It doesn’t interest me if there is one God or many Gods.
I want to know if you belong or feel abandoned.
If you know despair or can see it in others.
I want to know.
if you are prepared to live in the world
with its harsh need
to change you. If you can look back
with firm eyes
saying this is where I stand. I want to know if
how to melt into that fierce heat of living
the center of your longing. I want to know if you are willing
to live, day by day, with the consequence of love
and the bitter
unwanted passion of your sure defeat.
I have heard in that fierce embrace, even the Gods speak of God.
David Whyte Poetry
I don’t really know if the planet is a more loving or hateful place or if it is evolving and moving towards being a better place or if we are headed for disaster. I think that I can live with either scenario and that the only way to change the world is to bring awareness to my self and to understanding and seeing the limitations that exist within me that block me from being a loving and open entity.
I think that in past days I was not open to seeing the truth of the suffering in the world and how I, however unconsciously, contributed to that. I am seeing more how rigid perceptions and interpretations of myself can create suffering in my immediate environment and how easy it is to be self-deceived about this.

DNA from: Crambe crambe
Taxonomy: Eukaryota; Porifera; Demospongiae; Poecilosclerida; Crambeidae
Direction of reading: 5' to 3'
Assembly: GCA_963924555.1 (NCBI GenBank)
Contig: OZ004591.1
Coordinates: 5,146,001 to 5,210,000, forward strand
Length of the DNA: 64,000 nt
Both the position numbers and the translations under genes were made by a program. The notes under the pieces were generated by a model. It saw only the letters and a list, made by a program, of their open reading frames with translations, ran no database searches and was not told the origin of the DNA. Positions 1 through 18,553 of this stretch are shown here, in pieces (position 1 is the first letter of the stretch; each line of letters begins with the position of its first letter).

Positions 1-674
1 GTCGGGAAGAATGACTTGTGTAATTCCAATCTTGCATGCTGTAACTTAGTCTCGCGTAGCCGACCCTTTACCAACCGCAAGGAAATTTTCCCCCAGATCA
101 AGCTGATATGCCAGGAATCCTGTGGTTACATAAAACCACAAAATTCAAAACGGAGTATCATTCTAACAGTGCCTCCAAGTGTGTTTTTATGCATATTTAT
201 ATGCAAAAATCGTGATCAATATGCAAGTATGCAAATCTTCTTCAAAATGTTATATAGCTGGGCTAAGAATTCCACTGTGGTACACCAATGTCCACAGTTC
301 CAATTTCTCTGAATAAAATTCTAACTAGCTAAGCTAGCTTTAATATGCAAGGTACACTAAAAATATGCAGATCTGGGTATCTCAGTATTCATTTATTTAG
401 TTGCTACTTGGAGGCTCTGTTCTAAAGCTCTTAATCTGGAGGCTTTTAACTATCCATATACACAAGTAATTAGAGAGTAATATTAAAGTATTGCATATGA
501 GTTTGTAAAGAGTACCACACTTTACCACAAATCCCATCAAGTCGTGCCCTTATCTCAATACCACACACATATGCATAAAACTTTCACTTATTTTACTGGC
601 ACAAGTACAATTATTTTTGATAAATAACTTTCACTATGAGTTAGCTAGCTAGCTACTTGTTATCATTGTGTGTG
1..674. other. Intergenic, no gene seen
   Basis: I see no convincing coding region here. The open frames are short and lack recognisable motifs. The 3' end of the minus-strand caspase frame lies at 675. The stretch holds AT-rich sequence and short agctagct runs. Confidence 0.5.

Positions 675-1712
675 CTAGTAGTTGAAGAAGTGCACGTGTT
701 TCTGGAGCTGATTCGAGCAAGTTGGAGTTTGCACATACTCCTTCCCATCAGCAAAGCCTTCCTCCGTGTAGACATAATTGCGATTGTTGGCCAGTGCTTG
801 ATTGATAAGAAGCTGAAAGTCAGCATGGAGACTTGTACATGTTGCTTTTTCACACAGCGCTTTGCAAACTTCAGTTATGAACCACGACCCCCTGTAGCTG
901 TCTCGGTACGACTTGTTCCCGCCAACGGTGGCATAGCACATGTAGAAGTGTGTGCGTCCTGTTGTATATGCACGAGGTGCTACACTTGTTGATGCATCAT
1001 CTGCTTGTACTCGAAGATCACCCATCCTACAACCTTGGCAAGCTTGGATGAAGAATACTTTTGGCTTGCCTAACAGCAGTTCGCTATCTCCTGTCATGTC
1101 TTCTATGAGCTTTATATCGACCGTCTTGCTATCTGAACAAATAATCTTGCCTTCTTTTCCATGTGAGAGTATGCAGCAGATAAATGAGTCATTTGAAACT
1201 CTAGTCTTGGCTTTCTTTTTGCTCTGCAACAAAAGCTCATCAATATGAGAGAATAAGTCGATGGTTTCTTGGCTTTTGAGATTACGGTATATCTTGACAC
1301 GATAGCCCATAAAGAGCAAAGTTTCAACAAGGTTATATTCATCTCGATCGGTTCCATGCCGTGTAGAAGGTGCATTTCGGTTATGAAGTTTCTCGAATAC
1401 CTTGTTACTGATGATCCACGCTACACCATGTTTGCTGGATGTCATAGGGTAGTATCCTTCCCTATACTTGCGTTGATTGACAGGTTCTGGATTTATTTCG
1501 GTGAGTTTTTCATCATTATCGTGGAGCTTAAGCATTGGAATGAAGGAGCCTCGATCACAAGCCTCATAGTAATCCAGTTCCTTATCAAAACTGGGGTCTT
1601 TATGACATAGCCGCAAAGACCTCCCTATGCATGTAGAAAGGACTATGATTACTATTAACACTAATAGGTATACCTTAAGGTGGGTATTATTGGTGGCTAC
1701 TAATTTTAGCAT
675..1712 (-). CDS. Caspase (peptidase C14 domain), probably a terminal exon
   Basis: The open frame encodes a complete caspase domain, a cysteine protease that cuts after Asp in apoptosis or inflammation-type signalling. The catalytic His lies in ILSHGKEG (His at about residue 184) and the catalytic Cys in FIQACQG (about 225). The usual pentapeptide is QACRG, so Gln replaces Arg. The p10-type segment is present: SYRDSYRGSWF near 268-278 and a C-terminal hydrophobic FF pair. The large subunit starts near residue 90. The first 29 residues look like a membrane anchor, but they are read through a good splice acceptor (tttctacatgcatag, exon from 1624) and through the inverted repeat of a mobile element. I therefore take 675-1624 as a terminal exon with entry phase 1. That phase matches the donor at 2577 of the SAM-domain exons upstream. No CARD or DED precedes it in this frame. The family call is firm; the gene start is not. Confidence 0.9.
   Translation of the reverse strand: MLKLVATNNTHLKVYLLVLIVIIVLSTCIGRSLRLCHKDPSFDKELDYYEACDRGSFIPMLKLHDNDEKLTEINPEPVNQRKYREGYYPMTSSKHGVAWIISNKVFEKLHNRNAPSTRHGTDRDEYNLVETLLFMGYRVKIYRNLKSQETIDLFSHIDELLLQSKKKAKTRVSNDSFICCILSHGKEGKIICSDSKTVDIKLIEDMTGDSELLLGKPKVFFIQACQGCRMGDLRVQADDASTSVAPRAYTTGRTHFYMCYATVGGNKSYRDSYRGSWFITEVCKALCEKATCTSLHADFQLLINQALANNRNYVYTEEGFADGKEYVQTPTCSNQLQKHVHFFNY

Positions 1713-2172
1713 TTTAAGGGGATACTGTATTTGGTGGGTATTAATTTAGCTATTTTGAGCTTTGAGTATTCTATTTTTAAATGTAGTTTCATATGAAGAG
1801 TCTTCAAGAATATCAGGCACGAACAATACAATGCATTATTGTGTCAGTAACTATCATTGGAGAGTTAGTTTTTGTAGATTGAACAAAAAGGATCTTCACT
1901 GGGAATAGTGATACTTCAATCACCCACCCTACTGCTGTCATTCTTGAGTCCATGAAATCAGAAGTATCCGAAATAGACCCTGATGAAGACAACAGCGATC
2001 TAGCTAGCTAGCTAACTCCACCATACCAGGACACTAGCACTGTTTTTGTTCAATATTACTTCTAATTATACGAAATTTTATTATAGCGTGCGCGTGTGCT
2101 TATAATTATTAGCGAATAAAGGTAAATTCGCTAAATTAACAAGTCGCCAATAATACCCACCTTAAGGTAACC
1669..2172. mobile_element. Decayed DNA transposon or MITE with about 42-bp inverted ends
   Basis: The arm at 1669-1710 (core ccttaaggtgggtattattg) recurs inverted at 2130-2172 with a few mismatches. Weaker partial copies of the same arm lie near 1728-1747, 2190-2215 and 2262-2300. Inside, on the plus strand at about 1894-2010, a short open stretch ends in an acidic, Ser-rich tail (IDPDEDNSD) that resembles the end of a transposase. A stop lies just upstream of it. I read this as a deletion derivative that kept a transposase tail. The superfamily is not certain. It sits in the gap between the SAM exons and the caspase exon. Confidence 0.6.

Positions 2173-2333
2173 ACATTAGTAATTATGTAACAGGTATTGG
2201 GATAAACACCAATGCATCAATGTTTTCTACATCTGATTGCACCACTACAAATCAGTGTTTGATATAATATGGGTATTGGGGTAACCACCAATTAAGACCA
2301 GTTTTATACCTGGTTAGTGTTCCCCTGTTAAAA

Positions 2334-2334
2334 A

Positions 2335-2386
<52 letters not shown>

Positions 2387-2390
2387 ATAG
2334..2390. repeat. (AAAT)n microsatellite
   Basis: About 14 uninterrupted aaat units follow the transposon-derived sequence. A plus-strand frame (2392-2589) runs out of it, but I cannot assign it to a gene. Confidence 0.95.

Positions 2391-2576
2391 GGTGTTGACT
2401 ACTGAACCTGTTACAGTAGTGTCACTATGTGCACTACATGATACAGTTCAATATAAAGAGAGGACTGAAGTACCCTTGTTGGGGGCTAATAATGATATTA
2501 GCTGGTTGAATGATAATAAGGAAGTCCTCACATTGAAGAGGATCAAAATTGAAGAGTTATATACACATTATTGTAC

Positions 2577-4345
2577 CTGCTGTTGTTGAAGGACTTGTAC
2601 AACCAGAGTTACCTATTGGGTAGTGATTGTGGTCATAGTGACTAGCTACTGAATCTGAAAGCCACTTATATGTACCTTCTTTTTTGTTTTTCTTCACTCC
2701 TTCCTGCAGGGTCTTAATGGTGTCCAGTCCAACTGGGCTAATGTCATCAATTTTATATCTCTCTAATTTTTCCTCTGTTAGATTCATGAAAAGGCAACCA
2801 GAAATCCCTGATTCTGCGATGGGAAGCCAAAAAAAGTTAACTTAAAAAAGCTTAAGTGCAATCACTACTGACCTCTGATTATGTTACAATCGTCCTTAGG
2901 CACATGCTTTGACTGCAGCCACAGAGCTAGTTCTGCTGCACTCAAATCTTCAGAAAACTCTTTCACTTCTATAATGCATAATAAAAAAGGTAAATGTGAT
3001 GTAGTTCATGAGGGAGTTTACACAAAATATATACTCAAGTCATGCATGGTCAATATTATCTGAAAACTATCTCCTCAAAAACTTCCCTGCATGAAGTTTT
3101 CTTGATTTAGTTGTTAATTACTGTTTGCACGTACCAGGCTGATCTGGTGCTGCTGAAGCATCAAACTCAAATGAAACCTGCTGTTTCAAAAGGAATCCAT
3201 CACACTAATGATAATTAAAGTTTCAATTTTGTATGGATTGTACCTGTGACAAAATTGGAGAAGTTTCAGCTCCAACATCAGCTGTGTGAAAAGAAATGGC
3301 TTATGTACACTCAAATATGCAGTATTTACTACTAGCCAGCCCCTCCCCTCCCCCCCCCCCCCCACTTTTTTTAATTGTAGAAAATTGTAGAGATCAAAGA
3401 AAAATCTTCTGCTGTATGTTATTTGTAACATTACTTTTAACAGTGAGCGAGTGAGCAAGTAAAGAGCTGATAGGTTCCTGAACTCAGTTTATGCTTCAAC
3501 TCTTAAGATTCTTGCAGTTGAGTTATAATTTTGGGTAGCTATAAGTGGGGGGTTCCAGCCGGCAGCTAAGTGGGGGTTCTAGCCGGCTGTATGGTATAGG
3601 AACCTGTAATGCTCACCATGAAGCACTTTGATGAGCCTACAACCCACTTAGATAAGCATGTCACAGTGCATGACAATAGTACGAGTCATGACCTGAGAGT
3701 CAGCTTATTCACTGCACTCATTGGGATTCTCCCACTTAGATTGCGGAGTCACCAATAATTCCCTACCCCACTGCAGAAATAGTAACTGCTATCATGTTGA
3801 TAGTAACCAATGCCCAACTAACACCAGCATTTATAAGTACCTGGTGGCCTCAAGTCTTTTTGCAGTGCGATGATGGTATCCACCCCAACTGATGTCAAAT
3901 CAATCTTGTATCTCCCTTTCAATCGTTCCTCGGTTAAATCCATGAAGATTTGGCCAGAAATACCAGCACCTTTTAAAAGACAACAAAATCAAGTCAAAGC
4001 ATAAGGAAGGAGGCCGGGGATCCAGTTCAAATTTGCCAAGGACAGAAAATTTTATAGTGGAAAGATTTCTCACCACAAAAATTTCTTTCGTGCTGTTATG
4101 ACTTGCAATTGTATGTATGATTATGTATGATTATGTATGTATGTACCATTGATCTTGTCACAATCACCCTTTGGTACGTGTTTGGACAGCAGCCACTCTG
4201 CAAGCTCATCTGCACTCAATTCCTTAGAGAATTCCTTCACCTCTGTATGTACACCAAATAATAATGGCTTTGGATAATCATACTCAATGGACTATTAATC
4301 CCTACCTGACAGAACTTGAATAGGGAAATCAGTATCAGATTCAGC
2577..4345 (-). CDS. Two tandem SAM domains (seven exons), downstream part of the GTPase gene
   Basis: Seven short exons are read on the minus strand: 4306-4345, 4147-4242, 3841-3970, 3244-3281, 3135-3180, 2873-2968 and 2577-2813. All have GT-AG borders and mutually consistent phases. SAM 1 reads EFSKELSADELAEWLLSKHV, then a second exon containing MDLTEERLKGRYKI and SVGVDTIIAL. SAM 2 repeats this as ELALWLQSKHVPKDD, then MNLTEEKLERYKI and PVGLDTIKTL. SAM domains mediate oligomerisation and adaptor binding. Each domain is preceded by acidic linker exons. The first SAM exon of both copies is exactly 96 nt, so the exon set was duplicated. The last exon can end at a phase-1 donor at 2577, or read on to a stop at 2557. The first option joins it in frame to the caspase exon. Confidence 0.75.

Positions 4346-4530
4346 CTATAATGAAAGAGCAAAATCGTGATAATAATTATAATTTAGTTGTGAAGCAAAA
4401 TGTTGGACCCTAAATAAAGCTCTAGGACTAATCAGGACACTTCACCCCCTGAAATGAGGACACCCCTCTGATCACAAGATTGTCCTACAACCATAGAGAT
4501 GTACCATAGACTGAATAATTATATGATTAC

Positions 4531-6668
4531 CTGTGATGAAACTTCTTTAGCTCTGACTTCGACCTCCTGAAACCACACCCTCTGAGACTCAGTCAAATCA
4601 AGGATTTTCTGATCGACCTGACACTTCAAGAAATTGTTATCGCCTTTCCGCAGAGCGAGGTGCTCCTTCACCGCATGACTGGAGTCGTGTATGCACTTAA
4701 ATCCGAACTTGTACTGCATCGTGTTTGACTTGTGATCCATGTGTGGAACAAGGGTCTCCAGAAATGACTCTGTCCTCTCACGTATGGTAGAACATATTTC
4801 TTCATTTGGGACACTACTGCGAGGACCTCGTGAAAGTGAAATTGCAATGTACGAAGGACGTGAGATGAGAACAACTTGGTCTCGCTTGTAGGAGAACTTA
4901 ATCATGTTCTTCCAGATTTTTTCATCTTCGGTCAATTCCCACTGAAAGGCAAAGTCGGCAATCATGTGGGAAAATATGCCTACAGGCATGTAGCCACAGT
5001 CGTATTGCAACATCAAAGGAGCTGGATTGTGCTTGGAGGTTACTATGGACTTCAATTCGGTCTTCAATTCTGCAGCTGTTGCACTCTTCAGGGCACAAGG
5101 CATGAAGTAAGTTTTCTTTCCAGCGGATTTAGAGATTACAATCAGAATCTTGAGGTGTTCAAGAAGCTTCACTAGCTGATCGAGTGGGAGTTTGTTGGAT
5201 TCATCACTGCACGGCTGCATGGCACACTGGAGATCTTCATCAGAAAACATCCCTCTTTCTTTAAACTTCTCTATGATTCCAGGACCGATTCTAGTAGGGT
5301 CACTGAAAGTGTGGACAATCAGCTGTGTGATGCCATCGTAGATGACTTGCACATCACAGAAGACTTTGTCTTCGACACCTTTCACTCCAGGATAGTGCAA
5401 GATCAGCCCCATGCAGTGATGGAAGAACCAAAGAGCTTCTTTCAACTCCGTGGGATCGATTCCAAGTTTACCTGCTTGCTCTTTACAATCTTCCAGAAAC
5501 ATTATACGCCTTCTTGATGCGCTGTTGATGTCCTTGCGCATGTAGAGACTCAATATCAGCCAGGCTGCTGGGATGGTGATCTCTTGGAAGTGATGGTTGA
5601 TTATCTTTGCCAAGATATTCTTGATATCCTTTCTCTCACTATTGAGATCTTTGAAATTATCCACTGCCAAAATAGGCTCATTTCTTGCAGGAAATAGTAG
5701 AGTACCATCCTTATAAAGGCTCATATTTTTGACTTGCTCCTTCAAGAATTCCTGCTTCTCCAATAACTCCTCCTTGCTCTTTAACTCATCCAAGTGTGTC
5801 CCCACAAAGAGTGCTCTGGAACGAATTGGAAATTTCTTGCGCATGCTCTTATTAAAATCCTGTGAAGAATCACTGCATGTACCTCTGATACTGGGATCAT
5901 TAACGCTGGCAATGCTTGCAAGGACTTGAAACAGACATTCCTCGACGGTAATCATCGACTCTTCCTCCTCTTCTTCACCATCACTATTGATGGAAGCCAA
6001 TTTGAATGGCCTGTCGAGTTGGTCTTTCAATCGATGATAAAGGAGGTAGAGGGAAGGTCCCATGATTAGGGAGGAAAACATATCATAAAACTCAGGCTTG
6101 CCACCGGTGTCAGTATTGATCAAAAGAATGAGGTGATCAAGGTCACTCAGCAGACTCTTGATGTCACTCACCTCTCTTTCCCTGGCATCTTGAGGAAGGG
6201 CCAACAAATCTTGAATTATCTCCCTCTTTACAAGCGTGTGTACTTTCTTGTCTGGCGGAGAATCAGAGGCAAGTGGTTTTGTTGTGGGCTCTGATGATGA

I have come to know someone who is close to me here in East Germany. He was born at the end of the Second World war in Weimar of what was once known to be Prussia. This person and his family became survivors of the brutal period of National Socialism in Germany and then shortly after that the Russian domination of the state there. He was not a party member and was not eligible for many of the perks that were offered with that. He learned to survive and to take care of his family through hard work and diligence and through a lot of angst and doubt. His family lived simple and even today still values every thing that they come to have.
He most definitely has become someone who is a product of that time. He continues to make efforts to survive and to follow in the ways that he came to know even as times have changed. Many would say that he has come to be well off, more so than most. He benefited from the collapse of the Communist system in ways that most did not but he continues to think in ways that he had learned that are secretive and deceptive although not corrupt or hurtful. In his efforts to extend himself and in his naivety in dealing with western corrupt entities he has encountered difficulties and has been taken advantage of and been manipulated.